Middle East peace negotiations will not resume until the violence in the West Bank and Gaza ends, Israeli Prime Minister Ehud Barak vowed. Barak met twice in Paris with Secretary of State Albright; a three-way meeting with Palestinian Authority President Arafat had yet to take place as the Monitor went to press. For his part, Arafat set two conditions for new talks with Barak: a guarantee of protection for Palestinians and an inquiry into the violence, which now has caused at least 60 deaths.
Authorities were trying to quell spreading antigovernment protests across Serbia, but there were signs that embattled President Slobodan Milosevic was losing his grip on the news media, the main propaganda pillar of his regime. Police ordered coal miners near the city of Lazarevac to end a four-day strike, arrested truck drivers who were blockading a highway in Milosevic's hometown, Poza-revac, and vowed to detain political opposition leaders for "subversive activities." In Vojvodina province, however, the state-run newspaper announced it was switching editorial policy and would carry news of opposition activities.
The stability of the five-month-old government of Taiwan was in question following the sudden resignation of Premier Tang Fei and word that an overhauled Cabinet will be announced as soon as today. Analysts linked Tang's resignation to the halt in construction of a $5 billion nuclear power plant, although he cited ill health as his reason. His departure caused another 2.7 percent drop in the Taiwan Exchange stock index, which has lost 40 percent of its value since President Chen Shui-bian took office in May. Tang's successor, Chang Chun-hsiung, is a veteran legislator but has no background in economics.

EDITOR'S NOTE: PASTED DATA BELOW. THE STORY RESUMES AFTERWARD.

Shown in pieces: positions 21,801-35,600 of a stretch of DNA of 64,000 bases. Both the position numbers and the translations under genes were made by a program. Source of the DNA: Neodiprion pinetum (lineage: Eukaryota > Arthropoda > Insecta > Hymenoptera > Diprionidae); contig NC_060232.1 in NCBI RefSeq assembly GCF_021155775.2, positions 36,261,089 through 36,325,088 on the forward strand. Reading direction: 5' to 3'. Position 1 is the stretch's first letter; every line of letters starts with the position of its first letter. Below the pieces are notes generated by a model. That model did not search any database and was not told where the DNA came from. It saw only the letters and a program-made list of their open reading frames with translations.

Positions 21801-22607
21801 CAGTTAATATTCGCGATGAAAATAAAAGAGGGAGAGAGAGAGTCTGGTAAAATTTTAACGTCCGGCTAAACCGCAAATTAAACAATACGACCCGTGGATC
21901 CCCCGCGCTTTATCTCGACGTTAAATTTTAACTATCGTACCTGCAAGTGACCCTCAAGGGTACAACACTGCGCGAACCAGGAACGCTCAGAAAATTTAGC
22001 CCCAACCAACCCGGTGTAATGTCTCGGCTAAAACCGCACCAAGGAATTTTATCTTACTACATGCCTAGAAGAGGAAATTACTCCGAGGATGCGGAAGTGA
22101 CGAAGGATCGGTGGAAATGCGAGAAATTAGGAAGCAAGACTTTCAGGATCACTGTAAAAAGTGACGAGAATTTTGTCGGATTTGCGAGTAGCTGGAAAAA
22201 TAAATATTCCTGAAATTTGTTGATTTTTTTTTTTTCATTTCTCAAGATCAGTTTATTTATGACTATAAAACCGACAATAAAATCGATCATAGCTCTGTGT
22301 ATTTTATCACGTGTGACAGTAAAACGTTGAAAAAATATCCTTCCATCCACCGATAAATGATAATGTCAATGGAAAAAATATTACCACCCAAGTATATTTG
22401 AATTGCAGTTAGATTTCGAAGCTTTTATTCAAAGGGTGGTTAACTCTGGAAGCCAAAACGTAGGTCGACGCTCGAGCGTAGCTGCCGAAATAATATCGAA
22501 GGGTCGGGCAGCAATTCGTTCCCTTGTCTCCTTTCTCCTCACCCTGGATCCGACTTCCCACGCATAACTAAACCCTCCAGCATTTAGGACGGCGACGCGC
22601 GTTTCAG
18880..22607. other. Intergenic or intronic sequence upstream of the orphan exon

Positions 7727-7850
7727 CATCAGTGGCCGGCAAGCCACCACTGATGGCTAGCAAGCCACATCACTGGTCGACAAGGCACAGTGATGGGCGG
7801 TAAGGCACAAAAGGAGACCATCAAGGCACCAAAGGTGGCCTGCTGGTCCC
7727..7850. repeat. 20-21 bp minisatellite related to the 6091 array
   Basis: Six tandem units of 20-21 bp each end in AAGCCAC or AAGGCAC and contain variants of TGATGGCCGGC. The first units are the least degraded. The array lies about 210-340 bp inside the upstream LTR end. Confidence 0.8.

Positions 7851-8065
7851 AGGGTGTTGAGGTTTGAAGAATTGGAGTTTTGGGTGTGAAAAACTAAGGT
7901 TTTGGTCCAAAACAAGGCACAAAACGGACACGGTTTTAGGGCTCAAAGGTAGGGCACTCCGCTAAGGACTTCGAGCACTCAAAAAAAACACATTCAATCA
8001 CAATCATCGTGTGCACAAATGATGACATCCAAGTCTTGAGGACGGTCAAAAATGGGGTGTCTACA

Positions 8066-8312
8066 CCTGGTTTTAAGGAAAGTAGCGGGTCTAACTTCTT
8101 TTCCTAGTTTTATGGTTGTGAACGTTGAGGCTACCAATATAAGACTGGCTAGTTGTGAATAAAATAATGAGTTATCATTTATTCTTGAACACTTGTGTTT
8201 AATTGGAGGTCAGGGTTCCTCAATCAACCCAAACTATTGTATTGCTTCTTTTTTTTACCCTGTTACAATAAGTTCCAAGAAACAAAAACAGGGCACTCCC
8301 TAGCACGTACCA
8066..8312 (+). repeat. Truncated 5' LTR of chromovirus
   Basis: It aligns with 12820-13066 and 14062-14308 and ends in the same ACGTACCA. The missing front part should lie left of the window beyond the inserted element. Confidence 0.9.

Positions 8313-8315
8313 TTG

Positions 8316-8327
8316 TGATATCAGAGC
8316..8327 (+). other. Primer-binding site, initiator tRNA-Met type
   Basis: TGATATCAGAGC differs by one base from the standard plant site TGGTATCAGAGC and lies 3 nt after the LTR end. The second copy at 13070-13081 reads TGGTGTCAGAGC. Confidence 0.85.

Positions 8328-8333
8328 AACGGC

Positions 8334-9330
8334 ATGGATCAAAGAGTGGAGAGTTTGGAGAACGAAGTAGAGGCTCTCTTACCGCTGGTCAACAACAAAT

There will be no grant of clemency for the convicted son of ex-President Suharto, Indo-nesian leader Abdurrahman Wahid said. The decision was expected after the corruption trial of the elder Suharto was dismissed last week, sparking massive public protests. But Wahid said he'd leave to Indonesia's attorney general whether to jail Hutomo (Tommy) Mandala Putra for 18 months for his crimes. Wahid also was expected to overhaul the military, which was roundly criticized for failing to stamp out militia violence in West and East Timor.
An end to protests by teachers and farmers that have all but shut down Bolivia's major cities for 16 days was being negotiated, President Hugo Banzer said. In a national radio address he said he hoped not to have to use force to remove peasant roadblocks but warned that the Army was poised to do so. Ten protesters died last week while demanding higher teacher pay and that farmers be allowed to replant 30,000 acres of coca, the source of cocaine. The government has eradicated most of the nation's coca in an attempt to diversify the economy.
(c) Copyright 2000. The Christian Science Publishing Society